Last month a number of large companies, including Premier Foods and 2 Sisters were identified and criticised by the FSB for ‘supply chain bullying’.
Recent research by the Federation of Small Businesses (FSB) reveals that almost one in five small businesses has been subject to some form of poor payment tactics.
Five per cent had experienced the so called ‘pay to stay’ practice used by Premier Foods, who asked suppliers to pay a flat fee in order to be considered for future contracts.
The cross-party parliamentary roundtable will be co-hosted by the FSB and the All Party Parliamentary Group for Small Business, and held on January 20.
FSB national policy chairman Mike Cherry says, ‘It is simply unacceptable for any company to exploit its market position to enforce unfair and unreasonable payment terms.
‘The money outstanding in late payments is in the billions and has consistently grown larger and larger. We need greater leadership from all parties competing to be in the next government to toughen up the prompt payment code and improve the UK’s payment culture.’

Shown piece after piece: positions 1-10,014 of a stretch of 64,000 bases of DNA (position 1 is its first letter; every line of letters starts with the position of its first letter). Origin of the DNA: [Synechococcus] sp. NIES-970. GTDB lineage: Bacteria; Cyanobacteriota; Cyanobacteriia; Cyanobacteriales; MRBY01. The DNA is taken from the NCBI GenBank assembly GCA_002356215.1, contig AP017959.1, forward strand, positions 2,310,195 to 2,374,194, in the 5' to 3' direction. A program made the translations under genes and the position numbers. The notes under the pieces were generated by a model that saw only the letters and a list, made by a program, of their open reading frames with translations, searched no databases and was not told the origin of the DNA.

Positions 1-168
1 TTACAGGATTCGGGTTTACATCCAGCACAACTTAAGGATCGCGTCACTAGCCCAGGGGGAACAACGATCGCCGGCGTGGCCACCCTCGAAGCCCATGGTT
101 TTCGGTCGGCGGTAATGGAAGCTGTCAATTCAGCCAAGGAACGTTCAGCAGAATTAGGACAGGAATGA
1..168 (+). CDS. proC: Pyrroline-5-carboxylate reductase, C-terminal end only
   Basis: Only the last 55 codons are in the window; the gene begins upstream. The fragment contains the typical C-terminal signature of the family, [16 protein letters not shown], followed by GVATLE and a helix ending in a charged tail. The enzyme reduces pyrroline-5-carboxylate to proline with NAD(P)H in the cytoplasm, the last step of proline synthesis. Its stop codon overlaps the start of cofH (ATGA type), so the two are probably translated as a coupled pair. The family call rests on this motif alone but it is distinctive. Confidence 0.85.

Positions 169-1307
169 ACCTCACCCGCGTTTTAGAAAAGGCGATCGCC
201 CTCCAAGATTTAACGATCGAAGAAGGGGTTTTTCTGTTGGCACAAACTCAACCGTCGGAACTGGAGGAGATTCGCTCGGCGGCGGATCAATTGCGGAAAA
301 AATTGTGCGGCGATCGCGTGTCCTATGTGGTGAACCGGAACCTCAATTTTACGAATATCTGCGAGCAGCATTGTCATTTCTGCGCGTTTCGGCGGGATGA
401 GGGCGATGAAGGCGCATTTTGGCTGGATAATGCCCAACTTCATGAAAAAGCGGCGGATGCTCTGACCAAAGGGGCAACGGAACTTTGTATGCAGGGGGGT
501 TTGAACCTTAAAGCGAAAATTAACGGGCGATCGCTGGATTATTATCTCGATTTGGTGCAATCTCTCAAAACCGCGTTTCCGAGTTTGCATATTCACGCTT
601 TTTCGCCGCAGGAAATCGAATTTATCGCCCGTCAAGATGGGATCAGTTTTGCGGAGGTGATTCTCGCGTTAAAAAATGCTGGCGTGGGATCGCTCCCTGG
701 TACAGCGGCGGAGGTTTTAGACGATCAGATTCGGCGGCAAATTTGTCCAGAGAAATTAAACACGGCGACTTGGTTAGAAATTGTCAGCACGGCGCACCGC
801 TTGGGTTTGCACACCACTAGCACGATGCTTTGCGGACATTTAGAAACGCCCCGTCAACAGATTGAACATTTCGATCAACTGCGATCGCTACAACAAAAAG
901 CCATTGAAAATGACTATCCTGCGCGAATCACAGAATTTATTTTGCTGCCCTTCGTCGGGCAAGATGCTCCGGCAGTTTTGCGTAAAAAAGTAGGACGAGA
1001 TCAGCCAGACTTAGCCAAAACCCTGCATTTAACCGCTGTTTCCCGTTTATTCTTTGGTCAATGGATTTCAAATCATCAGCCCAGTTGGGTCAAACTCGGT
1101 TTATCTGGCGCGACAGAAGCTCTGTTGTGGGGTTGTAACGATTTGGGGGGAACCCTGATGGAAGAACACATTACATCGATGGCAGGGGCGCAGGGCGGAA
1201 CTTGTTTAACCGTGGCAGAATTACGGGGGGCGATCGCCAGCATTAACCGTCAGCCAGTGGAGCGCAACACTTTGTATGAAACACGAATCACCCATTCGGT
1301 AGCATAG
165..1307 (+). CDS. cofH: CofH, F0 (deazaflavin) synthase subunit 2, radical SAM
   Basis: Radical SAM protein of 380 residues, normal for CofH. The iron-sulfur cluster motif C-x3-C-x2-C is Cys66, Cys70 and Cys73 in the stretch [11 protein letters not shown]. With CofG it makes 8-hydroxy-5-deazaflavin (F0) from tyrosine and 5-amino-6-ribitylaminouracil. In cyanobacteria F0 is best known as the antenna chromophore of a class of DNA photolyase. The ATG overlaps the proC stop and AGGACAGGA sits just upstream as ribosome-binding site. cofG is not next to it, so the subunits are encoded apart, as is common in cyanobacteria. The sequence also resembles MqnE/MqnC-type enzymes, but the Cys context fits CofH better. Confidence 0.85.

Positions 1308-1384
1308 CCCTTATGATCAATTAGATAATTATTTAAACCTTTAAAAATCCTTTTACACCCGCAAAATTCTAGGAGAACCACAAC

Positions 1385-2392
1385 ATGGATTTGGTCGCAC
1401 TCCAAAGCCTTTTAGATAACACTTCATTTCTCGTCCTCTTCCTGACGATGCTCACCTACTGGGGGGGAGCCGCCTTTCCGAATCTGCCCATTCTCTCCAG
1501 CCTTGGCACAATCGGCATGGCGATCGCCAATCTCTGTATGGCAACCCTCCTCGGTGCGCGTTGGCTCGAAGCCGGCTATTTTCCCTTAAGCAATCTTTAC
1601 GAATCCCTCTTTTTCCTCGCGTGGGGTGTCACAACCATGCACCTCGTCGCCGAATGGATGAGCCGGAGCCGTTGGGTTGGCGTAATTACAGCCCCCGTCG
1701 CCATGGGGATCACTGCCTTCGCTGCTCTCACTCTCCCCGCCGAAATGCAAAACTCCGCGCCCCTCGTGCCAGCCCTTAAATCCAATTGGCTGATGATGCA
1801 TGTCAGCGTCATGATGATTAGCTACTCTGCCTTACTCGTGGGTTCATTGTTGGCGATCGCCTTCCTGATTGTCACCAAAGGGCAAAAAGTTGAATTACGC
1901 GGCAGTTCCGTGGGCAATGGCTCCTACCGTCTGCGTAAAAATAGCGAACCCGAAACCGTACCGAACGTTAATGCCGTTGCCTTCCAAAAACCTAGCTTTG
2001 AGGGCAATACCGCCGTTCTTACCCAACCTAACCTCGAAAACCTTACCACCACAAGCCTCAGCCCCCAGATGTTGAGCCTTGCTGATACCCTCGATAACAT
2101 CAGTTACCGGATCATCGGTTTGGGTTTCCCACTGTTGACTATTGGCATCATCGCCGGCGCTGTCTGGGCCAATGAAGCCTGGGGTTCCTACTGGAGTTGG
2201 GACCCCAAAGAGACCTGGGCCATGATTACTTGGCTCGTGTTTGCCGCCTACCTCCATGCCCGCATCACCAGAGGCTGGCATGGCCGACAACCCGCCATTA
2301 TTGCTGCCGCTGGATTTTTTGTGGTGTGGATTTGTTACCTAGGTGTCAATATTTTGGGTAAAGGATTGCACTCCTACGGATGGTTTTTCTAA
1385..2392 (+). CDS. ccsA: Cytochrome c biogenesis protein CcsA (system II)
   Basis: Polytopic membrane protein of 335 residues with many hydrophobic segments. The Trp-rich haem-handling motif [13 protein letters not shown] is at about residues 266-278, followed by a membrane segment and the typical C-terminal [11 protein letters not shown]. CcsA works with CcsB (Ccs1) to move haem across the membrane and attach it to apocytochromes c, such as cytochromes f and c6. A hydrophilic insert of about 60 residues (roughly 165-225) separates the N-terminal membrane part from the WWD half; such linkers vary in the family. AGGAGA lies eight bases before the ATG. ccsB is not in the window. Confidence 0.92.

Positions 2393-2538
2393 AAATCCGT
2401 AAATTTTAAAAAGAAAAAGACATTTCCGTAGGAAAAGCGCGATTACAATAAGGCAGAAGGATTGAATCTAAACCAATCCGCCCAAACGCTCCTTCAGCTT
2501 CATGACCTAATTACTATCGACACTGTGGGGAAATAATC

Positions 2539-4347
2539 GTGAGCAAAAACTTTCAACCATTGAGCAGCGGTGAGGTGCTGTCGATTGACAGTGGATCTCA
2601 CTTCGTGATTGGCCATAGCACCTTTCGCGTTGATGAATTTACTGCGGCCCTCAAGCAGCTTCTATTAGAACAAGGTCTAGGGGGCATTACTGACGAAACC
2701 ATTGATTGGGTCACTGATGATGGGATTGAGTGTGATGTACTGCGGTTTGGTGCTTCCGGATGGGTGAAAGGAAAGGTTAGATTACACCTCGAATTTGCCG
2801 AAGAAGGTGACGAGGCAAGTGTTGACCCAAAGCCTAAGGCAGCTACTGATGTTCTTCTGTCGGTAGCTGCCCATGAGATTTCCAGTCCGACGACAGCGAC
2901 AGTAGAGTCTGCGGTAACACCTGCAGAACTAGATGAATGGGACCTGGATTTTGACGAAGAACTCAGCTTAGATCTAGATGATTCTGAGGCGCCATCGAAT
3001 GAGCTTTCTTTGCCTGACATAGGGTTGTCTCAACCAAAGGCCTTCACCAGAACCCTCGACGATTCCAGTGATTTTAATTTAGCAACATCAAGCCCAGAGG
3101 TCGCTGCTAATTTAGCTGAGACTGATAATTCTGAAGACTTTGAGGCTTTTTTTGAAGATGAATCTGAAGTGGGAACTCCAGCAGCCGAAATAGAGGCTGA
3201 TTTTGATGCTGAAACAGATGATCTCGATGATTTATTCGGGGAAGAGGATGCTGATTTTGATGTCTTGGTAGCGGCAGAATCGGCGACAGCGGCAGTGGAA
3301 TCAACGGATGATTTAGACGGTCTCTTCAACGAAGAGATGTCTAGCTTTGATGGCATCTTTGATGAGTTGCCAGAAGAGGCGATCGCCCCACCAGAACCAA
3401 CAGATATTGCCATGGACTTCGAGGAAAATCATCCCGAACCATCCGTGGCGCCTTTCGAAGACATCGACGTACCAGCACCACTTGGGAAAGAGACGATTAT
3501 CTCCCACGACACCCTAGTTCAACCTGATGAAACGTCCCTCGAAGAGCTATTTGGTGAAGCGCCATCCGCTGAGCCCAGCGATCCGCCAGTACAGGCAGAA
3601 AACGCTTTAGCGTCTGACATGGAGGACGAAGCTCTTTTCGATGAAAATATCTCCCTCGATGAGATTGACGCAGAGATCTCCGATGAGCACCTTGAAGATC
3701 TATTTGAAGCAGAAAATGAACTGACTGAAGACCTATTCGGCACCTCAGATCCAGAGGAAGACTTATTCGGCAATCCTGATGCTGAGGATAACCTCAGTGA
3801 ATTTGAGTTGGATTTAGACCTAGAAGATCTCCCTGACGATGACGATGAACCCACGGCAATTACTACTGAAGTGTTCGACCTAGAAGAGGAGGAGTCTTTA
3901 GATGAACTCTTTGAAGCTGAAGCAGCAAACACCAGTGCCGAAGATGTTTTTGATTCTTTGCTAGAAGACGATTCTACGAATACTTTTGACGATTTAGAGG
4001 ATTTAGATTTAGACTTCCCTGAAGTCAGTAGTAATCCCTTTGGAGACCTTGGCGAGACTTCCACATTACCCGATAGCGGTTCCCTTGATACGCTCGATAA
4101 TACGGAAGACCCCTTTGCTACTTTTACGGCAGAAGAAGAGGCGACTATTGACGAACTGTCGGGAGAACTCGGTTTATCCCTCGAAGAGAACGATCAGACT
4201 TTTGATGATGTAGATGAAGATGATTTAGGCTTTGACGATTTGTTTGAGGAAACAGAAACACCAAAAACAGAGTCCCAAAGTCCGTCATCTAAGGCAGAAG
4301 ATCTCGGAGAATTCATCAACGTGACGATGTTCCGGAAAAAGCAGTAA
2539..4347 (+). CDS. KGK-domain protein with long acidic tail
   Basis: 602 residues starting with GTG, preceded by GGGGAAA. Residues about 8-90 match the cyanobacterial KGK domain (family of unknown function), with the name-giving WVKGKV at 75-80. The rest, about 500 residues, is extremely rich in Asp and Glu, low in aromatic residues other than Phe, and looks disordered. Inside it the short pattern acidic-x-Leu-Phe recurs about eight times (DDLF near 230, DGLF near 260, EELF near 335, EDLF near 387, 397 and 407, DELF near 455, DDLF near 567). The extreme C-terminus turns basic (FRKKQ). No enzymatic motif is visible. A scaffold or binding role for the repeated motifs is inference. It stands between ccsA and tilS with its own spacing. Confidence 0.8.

Debbie Abrahams MP, who is hosting the event and has previously convened her own cross-party inquiry into the issue adds that late payment is something that CEOs and board members in big businesses can influence and that a late payment culture in a company is set at board level.
‘That makes it a leadership issue and it’s time that deliberately paying late, finding ways to pay late, or making unilateral changes to pre-agreed contracts is seen as being as unethical as tax evasion.
‘As politicians we must work to change business culture and make it unacceptable to pay contractors late as well as shifting the burden of having to take legal action away from the victims of late payment practices once and for all.’